ordination


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  • noun

Synonyms for ordination

the status of being ordained to a sacred office

Related Words

logical or comprehensible arrangement of separate elements

References in periodicals archive ?
That said, there is ample evidence for women deacons in Christian history Starting with Phoebe, the only deacon named as such in Scripture, numerous references to women deacons appear in epigraphs, letters, chronicles and, most importantly, ordination rites for women deacons in the Western and Eastern churches.
Ordination is one of three formal authorizing practices for ministry.
Many Christian denominations allow ordination of women, but the Catholic Church has been strictly following the age-old law of allowing only men to be ordained as priests.
1) reports that Mahapajapati was the first woman to receive higher ordination.
The recent revival of bhikkhuni ordination aroused considerable public and academic interest in Thailand and elsewhere.
Presbyteries and sessions now will examine candidates for ordination or installation with the standard being that a candidate's "manner of life should be a demonstration of the Christian gospel in the church and in the world.
As he arrived on Friday for the meeting, Hong Kong's outspoken Joseph Cardinal Zen said China's planned ordination of a bishop who doesn't have the approval of Holy Father was illegitimate, shameful and uncivilized.
The ordination ceremony was carried by the Archbishop of Birmingham, Bernard Longley, and came nearly 30 years after Father Marko, who now lives in Toronto, baptised his nephew, Father Puljic, in 1981.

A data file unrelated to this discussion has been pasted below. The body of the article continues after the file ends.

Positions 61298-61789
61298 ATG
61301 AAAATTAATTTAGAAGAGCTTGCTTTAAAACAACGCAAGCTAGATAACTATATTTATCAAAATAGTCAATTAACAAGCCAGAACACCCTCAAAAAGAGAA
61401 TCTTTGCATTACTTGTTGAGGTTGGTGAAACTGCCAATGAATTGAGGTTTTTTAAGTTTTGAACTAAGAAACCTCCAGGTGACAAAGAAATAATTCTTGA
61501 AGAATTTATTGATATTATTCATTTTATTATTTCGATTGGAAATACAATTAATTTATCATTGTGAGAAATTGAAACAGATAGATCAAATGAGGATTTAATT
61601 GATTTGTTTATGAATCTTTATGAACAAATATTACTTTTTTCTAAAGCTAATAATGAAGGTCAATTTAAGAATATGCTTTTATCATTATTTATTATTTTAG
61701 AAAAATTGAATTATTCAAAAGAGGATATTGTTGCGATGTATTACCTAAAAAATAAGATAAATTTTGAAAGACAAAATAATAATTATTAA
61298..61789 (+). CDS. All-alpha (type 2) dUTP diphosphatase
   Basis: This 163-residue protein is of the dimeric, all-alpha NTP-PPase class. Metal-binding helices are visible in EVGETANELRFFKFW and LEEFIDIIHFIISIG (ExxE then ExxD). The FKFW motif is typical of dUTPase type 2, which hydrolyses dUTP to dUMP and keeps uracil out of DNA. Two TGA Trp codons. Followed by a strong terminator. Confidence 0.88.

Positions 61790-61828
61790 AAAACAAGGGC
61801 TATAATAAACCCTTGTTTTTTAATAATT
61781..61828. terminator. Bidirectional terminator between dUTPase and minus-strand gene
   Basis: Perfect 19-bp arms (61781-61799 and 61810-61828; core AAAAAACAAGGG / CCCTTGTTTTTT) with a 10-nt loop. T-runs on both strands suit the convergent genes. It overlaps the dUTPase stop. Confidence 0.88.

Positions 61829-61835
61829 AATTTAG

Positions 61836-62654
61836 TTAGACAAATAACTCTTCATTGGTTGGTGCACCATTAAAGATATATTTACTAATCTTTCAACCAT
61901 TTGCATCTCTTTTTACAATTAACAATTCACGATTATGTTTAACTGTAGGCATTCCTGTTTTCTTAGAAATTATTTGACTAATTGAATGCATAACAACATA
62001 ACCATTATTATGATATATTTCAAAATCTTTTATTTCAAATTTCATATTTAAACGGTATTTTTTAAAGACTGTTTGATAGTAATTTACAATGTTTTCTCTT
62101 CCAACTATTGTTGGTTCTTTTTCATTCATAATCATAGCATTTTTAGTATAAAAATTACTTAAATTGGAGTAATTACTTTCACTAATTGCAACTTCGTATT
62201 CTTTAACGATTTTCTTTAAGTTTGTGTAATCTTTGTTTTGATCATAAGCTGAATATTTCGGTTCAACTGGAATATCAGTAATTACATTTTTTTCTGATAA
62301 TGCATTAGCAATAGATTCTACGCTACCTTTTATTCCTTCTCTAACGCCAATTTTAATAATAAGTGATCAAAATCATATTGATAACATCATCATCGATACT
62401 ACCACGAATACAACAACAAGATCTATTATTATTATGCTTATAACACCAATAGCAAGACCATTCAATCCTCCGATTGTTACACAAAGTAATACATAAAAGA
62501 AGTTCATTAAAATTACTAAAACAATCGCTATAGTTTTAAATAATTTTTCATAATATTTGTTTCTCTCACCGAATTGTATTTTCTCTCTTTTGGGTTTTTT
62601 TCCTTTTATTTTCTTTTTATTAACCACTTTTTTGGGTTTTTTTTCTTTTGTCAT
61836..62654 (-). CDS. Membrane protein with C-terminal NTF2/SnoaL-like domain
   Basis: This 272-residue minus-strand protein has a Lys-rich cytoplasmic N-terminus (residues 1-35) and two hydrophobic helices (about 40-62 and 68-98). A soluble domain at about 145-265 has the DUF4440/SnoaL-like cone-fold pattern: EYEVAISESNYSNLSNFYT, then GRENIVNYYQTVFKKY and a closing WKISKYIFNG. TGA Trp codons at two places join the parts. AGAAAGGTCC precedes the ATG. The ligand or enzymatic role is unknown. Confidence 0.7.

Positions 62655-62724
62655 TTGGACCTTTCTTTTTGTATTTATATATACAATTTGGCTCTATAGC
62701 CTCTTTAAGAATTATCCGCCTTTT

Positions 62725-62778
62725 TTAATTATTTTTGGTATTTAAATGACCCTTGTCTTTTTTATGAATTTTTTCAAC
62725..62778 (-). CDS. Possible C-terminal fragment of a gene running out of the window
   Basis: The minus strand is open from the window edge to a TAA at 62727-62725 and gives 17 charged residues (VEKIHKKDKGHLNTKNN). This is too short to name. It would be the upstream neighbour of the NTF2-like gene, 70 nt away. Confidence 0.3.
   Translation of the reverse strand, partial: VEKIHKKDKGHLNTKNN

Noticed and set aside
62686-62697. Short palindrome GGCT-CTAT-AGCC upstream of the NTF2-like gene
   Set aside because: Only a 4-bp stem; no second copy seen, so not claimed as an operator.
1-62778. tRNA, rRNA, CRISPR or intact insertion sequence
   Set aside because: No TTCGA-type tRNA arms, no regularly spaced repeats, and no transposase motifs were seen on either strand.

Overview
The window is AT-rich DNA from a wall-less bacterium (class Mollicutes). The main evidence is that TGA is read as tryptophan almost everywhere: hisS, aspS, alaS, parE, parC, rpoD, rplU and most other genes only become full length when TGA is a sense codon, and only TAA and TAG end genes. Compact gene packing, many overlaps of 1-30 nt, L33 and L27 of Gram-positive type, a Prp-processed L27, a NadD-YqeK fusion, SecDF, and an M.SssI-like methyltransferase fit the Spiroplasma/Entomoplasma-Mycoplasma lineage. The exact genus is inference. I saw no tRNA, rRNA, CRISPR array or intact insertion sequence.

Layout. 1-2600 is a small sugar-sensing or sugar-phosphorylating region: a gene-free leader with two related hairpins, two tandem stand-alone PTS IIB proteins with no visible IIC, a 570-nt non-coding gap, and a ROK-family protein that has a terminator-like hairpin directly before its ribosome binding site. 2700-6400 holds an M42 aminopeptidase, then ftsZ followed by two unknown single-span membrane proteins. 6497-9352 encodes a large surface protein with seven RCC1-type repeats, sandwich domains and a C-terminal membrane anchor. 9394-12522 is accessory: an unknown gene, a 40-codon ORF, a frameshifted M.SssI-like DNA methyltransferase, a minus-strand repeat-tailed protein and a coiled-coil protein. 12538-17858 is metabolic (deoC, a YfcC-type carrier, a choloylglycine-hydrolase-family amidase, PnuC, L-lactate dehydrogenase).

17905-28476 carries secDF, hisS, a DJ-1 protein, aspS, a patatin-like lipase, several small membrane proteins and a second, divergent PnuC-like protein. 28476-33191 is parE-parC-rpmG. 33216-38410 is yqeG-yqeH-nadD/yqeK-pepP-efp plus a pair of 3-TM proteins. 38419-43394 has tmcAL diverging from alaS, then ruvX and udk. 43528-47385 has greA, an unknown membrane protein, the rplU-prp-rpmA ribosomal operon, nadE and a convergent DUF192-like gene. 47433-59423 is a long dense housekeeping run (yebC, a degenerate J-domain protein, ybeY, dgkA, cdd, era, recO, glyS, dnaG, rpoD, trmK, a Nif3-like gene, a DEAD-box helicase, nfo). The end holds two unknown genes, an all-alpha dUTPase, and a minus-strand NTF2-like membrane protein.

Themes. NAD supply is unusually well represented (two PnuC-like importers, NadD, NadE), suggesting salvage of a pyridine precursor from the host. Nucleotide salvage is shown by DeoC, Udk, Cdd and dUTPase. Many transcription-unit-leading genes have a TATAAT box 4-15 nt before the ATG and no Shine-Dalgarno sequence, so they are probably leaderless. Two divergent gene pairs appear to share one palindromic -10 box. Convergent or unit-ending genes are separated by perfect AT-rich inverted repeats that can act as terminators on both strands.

Ordination is not about authority or influence in the Church.
The Licensing took place this week at an ordination service at Liverpool Cathedral.
Dhammavati, the leading bhikkhuni of Nepal and her group received full ordination at this time.
Susan Christine Johnson to national bishop of the Evangelical Lutheran Church in Canada (ELCIC), a 45-year history of women seeking ordination to the Lutheran Church was realized at the highest level.
Kevin Madigan and Carolyn Osiek provide a history of the ordination of women in documentary form, ranging from first-century New Testament texts to canons regarding female presbyters in the eighth century C.
To people outside the Episcopal church of the United States of America (ECUSA), the recent saga of internal and external recriminations over the ordination of Gene Robinson, an openly and non-celibate gay priest, as bishop of New Hampshire, is usually understood in the familiar secular language of liberalism and conservatism, of progress and tradition, and of moralism and relativism, with observers taking sides on the basis of their own political or cultural views.
It might be tempting to cut right to ordination here, but we're really nowhere near the issue Pope John Paul II closed for discussion in 1994.